“I think,” enthused the late TICA judge Don Shaw at the time, “that the American curl is the most exciting event that has happened in the cat fancy in recent years.”

For her part, Grace Ruga saw a higher purpose in the curl’s success. “God created the cats,” she declared. “We’re just the press agents for them.”

The Building Code of Américan Curl Cats

But for its unique ears, there is no cat that more resembles the alley cats and barn cats with whom we are so familiar than does the American Curl. And for good reason. Shulamith, the matriarch of this breed, was a free-roaming, black longhair of mixed and unknown heritage, and the pedigrees of all American curls must lead to Shulamith. What’s more, the persons who framed the American curl breed standard decreed that only non-pedigreed cats could be used in curl breeding programs — a restriction that will be phased out in 2010, after which only curls or their straight-ear relatives may be used to perpetuate this breed.

The American curl has a rectangular body that is, ideally, one and one-half times as long as the cat is tall at the shoulder. Not too torqued and not too flabby, the curl should exhibit a medium depth of chest and flank. The curl’s head, temperately longer than it is wide, forms a modified wedge without flat planes. The nose, too, is somewhat longer than it is wide; the eyes are moderately large and walnut- shaped, oval on top, round on the bottom, and set on a slight angle.

The curl’s ears, moderately large and set as much on the top as on the side of the head, should exhibit no less than a 90-degree arc of curl and no more than a 180-degree arc. The ear cartilage is firm from the base of the ear to a distance of at least 1/3 of the ear’s height. Wide and open at the base, the ears should curve back in a smooth arc. The ear tips are rounded and flexible.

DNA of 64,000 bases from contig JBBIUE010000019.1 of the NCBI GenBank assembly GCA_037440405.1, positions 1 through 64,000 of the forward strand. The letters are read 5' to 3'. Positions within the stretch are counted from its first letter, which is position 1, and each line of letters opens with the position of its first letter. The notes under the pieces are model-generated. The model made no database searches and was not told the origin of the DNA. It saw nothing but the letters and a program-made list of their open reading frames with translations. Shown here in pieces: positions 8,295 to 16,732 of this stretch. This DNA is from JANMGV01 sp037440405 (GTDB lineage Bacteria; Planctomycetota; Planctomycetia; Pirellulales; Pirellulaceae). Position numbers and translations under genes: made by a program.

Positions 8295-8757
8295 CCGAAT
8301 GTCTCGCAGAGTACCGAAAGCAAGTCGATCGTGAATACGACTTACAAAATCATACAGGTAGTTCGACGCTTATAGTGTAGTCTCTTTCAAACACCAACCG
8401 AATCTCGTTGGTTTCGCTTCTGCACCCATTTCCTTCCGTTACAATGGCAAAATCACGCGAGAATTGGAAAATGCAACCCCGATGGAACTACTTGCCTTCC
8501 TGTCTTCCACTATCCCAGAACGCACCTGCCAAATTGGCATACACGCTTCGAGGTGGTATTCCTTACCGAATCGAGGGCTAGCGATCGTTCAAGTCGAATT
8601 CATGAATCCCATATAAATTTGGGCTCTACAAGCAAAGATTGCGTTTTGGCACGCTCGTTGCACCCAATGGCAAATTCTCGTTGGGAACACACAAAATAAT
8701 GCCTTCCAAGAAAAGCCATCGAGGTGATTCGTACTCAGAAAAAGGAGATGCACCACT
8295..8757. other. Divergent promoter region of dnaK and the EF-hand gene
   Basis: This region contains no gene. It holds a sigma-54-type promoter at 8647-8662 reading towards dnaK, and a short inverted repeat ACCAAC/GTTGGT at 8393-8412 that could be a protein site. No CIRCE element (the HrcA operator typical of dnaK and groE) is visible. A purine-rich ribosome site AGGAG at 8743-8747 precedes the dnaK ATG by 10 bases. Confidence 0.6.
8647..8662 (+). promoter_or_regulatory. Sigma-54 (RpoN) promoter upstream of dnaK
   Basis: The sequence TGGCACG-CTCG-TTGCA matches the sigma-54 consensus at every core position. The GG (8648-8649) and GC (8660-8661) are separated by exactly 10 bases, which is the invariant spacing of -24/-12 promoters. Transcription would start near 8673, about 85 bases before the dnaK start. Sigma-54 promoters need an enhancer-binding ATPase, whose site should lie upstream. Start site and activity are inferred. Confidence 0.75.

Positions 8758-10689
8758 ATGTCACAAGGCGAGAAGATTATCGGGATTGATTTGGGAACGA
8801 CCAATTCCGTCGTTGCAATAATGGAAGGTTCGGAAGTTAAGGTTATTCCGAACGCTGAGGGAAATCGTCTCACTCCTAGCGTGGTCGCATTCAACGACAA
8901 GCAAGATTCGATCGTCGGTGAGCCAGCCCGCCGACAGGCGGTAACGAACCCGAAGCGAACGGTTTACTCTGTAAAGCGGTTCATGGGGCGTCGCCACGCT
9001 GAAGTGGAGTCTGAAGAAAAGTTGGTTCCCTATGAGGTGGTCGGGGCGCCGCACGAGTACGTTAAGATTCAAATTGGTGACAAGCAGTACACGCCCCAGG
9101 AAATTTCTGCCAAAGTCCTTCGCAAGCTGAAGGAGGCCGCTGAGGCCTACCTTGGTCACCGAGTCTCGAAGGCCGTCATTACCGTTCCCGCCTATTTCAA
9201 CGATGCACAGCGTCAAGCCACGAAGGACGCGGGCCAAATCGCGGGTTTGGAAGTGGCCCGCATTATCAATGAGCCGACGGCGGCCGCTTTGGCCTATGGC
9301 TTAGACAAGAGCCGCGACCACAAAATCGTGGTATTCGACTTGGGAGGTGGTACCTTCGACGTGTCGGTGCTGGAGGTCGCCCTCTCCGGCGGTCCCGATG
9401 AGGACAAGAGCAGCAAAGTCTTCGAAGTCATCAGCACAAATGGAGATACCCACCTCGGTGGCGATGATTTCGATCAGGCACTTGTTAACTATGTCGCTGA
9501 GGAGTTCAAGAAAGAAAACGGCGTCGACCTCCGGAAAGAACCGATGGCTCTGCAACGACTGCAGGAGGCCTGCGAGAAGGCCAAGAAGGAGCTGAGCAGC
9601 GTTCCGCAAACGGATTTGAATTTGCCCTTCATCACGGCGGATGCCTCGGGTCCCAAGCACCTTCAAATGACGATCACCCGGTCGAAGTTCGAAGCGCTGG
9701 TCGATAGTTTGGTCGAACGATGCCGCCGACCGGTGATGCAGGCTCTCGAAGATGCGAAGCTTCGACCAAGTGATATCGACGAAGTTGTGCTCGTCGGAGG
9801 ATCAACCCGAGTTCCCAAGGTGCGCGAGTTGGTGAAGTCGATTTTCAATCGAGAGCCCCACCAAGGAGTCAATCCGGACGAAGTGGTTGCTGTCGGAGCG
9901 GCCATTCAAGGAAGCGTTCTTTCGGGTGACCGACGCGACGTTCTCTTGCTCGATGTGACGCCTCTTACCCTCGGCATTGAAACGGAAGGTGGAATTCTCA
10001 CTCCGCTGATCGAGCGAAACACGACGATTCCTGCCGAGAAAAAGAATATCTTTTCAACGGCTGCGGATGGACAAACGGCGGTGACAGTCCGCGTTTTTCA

Curls are available with semi-long or short hair. Longhair curls have fine, silky, flat-lying coats with minimal undercoats. The coat on a shorthair curl is also fine, silky and flat-lying.

Personality Profile of American Curl Cat

American curl fanciers report that curls are “very people oriented” and that they “delight in bumping heads with their owners or new human acquaintances.” In addition, curls are intelligent, even-tempered, adoptable cats that adjust diligently to “almost any situation” and to other animals as well.


In its February 10, 1990, edition Science News reported, “In analyzing data on 81 [American curl] litters (383 kittens), Roy Robinson of the St. Stephens Road Nursery in London, England, has confirmed that the ear-curling gene is autosomal dominant. That means any cat with even one copy of the gene will show the trait.”

Autosomal indicates that the gene causing a cat’s ears to curl is carried on a nonsex chromosome. A sex chromosome, since you asked, is one that is inherited differently in males and females and “is the seat of factors governing the inheritance of various sex-linked and sex-limited characters.” Dominant also means that if a cat with one copy of the curl gene (i.e., a cat that is said to be heterozygous for the curl trait) is bred to a straight-ear cat, half the kittens, on average, will have curled ears. If two heterozygous curls are bred together, three-quarters of the kittens, again on average, will have curled ears; and one of those three kittens will be homozygous for curled ears (i.e., will possess two copies for the curl gene). Homozygous curls, in addition to being free of the skeletal deformities that bedevil homozygous Scottish folds and the myriad of problems that afflict homozygous Manx, will produce nothing but curled-ear kittens no matter what the arrangement of the ears on the cats to whom they are bred.

When curls are born, their ears are straight. Within two to 10 days the ears of kittens that are going to curl begin to show that inclination. As a kitten is maturing, its ears will gradually curl and uncurl in varying degrees and are not permanently set until the kitten is roughly 4 months of age.